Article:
Ritter, Wilkinson, and Johnston (2004) are focusing on the managerial value-related competences of organizations to steer, interact, and cooperate in a business-related network. Referring to Håkansson and Snehota’s (1993) role of relationship building, any enterprise needs to broaden its business role by interacting and actively building relationships with its environment (Ritter et al.). In the work of Ritter et al., the environment of an enterprise is comprised of customers, “complementors,” competitors and suppliers. Besides the given terms customer, competitor, and supplier, complementors are defined as “types of firms whose outputs or functions increase the value of their own outputs” (Ritter et al., p. 3). On the value side, Brandenburger and Nalebuff (1996) introduced the value net as a term to symbolize the dedicated purpose of realizing value in any given or created relationship among business partners.

Network-related research led to comparing studies. An extensive study conducted by Changizi, McDannald, and Widders (2002) examines the relevance of network size and the capability to grow in different networks such as ecological, technical, human-being, and urban networks. The number of participants joining the network is one of the positive effects that networks participants experience according to Farrell and Saloner (1985) and Reimers and Li (2005). We cautiously draft the analogy of ecological and business-oriented networks to ecosystems due to the fact that the capability to power play and act in a competitive environment is determining the capability to grow and extend the given network from within. Networks that are not business-purpose driven like the Lego network in the case of Changizi et al. are excluded from that assumption.

Key Terms in this Chapter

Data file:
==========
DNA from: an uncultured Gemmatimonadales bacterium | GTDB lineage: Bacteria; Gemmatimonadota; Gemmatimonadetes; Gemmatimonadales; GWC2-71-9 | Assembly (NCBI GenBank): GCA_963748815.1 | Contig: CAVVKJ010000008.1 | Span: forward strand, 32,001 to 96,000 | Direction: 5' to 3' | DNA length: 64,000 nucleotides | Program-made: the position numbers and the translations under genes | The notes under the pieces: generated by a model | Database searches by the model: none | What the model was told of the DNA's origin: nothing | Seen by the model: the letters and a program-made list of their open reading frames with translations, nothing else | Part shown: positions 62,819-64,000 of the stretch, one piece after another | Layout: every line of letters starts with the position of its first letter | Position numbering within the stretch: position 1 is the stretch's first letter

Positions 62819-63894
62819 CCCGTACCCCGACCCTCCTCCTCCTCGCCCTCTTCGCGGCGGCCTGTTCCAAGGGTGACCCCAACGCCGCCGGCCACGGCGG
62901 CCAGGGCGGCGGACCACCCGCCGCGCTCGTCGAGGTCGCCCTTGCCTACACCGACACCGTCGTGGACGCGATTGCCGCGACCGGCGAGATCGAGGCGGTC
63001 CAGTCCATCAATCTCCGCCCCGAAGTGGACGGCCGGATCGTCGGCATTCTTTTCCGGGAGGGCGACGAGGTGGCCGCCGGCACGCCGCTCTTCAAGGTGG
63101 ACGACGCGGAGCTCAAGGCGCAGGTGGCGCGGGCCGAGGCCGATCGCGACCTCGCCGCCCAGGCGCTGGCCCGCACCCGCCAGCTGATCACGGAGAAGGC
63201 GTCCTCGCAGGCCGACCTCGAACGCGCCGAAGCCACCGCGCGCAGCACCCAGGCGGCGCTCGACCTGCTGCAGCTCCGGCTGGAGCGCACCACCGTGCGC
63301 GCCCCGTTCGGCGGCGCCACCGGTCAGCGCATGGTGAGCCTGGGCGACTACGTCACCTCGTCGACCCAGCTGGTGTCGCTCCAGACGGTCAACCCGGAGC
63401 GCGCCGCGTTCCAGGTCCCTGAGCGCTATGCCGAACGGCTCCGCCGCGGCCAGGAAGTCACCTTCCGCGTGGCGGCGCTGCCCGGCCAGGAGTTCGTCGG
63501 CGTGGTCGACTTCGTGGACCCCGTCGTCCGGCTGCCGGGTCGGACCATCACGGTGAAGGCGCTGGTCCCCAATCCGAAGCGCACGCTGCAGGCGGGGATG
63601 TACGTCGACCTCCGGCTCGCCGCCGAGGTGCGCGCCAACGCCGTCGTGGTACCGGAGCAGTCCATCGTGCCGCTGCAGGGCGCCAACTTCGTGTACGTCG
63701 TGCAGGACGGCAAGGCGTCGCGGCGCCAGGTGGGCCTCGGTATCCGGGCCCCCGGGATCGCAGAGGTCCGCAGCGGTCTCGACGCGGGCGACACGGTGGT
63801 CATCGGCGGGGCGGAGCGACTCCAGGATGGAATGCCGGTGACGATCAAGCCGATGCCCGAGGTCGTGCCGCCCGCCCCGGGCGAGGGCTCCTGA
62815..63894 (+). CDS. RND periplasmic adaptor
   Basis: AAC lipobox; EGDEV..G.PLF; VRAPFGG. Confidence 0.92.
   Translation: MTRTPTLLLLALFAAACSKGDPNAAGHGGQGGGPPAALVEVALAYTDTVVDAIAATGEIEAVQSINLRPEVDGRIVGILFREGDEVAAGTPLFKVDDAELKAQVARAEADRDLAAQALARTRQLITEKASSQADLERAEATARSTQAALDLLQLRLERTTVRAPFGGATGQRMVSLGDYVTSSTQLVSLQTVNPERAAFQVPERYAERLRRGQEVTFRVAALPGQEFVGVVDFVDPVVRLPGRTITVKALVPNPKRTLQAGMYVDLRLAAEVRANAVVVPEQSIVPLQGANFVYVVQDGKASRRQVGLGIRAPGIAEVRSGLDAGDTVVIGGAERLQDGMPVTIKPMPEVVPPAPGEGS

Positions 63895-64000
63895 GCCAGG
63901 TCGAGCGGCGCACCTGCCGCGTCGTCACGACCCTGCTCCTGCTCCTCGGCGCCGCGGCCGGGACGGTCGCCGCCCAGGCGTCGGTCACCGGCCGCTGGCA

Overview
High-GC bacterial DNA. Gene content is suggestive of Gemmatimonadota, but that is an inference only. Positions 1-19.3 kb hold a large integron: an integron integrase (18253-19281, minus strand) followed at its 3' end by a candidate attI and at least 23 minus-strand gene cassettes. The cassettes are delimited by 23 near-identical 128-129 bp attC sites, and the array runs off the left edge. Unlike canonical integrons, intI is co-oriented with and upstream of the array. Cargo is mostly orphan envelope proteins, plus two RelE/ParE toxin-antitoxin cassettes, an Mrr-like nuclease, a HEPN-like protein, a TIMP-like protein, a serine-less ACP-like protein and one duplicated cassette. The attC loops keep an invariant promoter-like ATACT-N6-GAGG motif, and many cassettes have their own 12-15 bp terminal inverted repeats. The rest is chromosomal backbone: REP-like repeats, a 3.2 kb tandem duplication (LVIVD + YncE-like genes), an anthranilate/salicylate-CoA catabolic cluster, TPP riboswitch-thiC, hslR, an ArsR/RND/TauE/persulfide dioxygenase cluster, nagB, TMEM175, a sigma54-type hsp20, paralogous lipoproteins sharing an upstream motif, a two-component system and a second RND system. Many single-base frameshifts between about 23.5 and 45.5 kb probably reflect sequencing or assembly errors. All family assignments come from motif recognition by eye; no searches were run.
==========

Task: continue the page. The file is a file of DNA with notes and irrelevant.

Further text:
Interoperability Road Map: The interoperability road map is a tool set enabling companies and ecosystems to define a common denominator for interoperable solutions.

Semantic Interoperability: Semantic interoperability denotes the ability of different applications and business partners to understand exchanged data in a similar way, implying a precise and unambiguous meaning of the exchanged information.

United Nations Centre for Trade Facilitation and Electronic Business (UN/CEFACT): The UN/CEFACT, as part of the United Nations Economic Commission for Europe (UNECE), aims at facilitating international transactions by simplifying and harmonizing the electronic exchange of information. The UN/CEFACT has long-lasting experience in developing e-business standards, amongst others ebXML and UN/EDIFACT.

Cross-Organizational Processes: These are so-called public processes that are relevant to any business and governmental partner in a given ecosystem. Public processes reflect the common process elements that need to be visible, achievable, and executable by the participants of the ecosystem.

Interoperability: Interoperability is the capability to exchange and reuse information, messages, and documents between applications and business partners. As a multifaceted concept, it possesses three different dimensions: technical, semantic, and organizational interoperability.

Core Component Technical Specification (CCTS): CCTS represents a methodology for a semantically unambiguous definition of business information based on syntax-neutral and technology-independent building blocks that can be used for (semantic) data modeling. Therefore, it facilitates the reuse of existing data entities, increases semantic interoperability, and allows for an integration of vertical industry standards.

Ecosystem: The ecosystem is the real-life environment business and governmental partners form to interact, share, and execute goods, products, and services relevant to a common business purpose.

Interoperability Factor: It is the maximum grade of applying the interoperable layers; refer to the term interoperability .